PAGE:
Gen-Probe's (Nasdaq: GPRO) PROGENSA® PCA3 assay can help predict the outcome of initial prostate biopsies in men suspected of having prostate cancer, according to a study of the molecular urine test presented in a scientific poster last week at the 25th annual European Association of Urology (EAU) Congress in Barcelona, Spain.
PCA3 is a gene that is highly over-expressed in more than 90% of prostate cancers.
"Previous studies have demonstrated the clinical utility of PCA3 testing in guiding repeat biopsy decisions," said Professor Alexandre de la Taille of Hopital Henri Mondor in Paris, France. "This study is the first to show that the PROGENSA PCA3 assay also can help determine whether a man suspected of having prostate cancer should undergo an initial biopsy. In addition, the study showed that PCA3 scores may indicate prostate cancer aggressiveness in this group of men."
In the multi-centre study, PCA3 testing was performed on urine samples from 516 men with prostate specific antigen (PSA) levels between 2.5 and 10 ng/mL who were scheduled for an initial prostate biopsy. Approximately 40% of these biopsies were positive. Key study results included:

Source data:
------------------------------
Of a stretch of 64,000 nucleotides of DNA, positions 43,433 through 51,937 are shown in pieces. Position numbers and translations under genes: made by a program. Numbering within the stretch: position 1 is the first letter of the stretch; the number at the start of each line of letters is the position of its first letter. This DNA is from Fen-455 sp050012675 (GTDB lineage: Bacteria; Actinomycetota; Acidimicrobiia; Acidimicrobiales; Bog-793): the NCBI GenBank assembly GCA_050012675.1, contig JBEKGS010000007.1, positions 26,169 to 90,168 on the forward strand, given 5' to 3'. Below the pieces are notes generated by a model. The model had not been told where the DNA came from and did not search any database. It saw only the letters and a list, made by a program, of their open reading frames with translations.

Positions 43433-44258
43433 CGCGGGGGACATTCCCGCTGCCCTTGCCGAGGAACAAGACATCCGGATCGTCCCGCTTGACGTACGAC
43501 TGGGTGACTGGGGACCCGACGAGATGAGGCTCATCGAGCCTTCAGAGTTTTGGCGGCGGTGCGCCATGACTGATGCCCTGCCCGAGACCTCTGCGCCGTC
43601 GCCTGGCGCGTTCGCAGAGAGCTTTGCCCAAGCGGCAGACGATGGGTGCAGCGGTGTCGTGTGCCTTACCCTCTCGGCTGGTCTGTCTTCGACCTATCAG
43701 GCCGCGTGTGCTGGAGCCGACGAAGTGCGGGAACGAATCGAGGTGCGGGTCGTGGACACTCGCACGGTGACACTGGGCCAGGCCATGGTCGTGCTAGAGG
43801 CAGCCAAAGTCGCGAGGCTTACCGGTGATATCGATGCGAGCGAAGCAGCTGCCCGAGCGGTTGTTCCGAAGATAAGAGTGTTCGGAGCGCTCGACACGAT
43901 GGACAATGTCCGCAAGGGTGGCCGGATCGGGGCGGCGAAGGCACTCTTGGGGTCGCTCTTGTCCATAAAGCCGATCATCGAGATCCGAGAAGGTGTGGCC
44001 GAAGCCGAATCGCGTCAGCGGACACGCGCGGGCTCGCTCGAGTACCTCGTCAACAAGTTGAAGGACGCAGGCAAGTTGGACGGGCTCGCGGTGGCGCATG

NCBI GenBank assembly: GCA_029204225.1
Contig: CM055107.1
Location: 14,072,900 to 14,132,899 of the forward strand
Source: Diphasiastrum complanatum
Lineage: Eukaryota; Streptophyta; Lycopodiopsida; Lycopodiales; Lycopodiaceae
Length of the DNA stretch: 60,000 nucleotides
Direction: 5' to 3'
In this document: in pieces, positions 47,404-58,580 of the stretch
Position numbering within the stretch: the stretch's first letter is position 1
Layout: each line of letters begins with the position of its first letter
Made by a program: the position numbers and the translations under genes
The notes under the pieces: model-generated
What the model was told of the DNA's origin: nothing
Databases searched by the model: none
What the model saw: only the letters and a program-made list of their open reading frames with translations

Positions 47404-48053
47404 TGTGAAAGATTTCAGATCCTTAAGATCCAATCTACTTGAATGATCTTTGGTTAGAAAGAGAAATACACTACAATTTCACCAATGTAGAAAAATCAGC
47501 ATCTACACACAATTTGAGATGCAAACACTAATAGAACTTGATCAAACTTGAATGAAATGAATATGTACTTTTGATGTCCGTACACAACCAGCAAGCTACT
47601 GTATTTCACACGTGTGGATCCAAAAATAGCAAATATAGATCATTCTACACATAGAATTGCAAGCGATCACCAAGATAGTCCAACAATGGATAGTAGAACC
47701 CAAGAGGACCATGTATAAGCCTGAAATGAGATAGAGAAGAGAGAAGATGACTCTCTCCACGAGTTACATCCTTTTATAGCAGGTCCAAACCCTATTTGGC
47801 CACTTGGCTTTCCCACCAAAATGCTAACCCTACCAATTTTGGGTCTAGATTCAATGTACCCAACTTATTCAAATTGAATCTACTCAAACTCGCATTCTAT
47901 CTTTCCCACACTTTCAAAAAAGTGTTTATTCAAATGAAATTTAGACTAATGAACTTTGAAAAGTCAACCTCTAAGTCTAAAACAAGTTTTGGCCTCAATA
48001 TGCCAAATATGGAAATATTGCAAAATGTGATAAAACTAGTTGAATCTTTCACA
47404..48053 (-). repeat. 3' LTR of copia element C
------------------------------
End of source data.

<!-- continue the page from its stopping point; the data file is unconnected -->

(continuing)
- The diagnostic accuracy of the PROGENSA PCA3 test, as measured by a statistical technique known as AUC ROC, was maximized by using a PCA3 score of 35 as the cut-off between normal and elevated levels. At this cut-off, the assay had a sensitivity of 64%, a specificity of 76%, and an AUC ROC of 0.761.
- The diagnostic accuracy of the PCA3 test was statistically superior to that of serum total PSA (P<0.0001), PSA density>
- Men with PCA3 scores above 35 were 2.7 times more likely to have a positive biopsy than men with PCA3 scores below 35 (P<0.0001).
- The higher the PCA3 score, the greater the probability of a positive biopsy. For example, cancer was diagnosed in only 20% of men with very low PCA3 scores>
- PCA3 scores correlated with measures of prostate cancer aggressiveness. Specifically, mean PCA3 scores were statistically higher in men with Gleason scores greater or less than 7 (P<0.0001), in men with >33% positive biopsy cores (P<0.0001), and in men with "significant" versus "indolent" cancers, as measured by Epstein criteria>